I am always humbled to know that I have had a philosophical career that could only have been born in an atmosphere like the one at Waxahachie High School.
While I was never one of the computer science and research kids, Doc Hastings was really great at including folks like me in the mix so that we benefitted from the environment that he and his colleagues were creating with these young researchers. Despite not being oriented on the sciences, he and fellow students like Steve Weldon and Jim McDonald brought me into a place where speaking our minds with care and a sense of humor was the norm. Doc is so right that my old alma mater should be super proud of this, and it is strange that it is not spoken of very much if at all.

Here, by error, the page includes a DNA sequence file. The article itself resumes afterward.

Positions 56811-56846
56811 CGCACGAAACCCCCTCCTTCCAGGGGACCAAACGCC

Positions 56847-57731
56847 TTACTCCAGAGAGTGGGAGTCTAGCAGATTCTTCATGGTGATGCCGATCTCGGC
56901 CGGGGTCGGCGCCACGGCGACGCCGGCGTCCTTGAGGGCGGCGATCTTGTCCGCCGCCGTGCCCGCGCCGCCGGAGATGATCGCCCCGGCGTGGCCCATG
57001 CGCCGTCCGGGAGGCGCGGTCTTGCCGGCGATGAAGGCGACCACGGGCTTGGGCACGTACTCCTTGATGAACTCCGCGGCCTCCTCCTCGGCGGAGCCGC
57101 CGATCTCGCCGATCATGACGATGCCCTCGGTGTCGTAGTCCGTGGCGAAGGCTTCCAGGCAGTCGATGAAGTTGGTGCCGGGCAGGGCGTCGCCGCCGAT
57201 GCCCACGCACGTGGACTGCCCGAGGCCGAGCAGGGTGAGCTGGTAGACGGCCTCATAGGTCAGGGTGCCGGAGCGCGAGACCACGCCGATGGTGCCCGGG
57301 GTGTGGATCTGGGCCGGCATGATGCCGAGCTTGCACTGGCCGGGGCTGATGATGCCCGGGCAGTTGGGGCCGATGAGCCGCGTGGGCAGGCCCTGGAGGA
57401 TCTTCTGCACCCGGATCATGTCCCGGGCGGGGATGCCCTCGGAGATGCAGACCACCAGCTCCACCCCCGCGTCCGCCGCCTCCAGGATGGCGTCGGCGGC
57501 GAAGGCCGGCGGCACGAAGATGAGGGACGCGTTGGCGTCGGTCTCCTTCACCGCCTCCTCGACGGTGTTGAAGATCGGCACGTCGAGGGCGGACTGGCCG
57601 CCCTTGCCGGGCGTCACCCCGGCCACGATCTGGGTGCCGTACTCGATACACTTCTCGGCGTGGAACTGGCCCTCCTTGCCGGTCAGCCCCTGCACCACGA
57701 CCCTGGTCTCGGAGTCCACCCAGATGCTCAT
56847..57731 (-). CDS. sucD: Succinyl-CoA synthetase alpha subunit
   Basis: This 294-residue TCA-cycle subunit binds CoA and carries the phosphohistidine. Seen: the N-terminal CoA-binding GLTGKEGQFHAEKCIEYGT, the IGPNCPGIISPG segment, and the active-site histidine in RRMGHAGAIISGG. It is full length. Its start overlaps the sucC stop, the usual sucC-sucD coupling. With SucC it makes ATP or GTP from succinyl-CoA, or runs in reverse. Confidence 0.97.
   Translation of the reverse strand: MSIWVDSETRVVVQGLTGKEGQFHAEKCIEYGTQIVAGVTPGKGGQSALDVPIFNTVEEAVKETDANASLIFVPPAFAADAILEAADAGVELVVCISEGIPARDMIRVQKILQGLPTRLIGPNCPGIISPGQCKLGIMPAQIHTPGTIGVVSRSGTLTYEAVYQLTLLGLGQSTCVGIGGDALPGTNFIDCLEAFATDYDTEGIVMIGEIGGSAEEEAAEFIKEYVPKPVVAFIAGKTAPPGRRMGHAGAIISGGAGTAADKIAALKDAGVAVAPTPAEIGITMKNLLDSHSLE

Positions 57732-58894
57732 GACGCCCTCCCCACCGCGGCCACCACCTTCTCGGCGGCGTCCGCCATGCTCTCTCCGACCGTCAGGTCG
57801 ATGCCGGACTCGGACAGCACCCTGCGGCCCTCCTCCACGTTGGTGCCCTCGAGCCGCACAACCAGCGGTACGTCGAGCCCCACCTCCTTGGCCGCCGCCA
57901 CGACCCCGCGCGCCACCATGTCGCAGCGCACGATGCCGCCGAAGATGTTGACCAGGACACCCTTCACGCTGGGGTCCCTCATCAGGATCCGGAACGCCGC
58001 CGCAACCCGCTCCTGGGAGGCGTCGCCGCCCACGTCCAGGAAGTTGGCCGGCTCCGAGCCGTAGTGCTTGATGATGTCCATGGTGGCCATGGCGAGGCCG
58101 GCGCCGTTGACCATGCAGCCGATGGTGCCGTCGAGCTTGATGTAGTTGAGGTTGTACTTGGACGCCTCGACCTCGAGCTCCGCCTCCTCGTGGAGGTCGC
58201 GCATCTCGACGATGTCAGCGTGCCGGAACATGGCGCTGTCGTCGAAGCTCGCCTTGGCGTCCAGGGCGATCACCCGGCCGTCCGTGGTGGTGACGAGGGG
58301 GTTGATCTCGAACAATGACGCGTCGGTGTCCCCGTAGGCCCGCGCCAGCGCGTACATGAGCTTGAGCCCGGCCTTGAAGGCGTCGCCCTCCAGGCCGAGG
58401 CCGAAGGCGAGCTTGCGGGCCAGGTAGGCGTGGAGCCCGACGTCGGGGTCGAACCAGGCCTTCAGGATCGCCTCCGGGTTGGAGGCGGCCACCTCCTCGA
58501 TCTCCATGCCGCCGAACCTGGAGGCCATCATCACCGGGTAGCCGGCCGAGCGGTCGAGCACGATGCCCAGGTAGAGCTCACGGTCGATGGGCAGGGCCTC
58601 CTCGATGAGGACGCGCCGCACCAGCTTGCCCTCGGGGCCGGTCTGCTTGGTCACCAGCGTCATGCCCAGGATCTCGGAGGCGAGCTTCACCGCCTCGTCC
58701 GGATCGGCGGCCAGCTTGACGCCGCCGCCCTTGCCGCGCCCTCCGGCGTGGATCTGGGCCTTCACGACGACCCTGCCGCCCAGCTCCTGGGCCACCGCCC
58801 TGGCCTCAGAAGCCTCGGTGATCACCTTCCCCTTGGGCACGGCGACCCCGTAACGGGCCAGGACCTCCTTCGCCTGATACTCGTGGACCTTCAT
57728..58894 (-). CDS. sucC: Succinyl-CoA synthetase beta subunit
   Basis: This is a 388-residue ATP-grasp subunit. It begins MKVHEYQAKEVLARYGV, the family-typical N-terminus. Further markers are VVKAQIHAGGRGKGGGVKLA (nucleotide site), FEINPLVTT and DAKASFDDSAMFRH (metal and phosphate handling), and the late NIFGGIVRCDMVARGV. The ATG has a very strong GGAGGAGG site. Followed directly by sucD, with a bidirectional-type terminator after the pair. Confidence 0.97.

Roughly from the late 1970′s to the mid 1980′s Waxahachie High School and the Waxahachie ISD witnessed a most unique and unprecedented (as far as I know) series of student accomplishments. Yet, in the end, it was not publicly perceived as such. There has been no attempt to repeat these events by Waxahachie or any other public or private school — yet what a handful of special students walked away from high school with because of these events is an educational lesson of revolutionary implications. To the world these events are as a well-guarded secret; they are simply unknown. To those of us who made those events possible, we are astonished they have been interpreted as something that should essentially remain unknown. In my opinion, Waxahachie has every reason to be proud of them.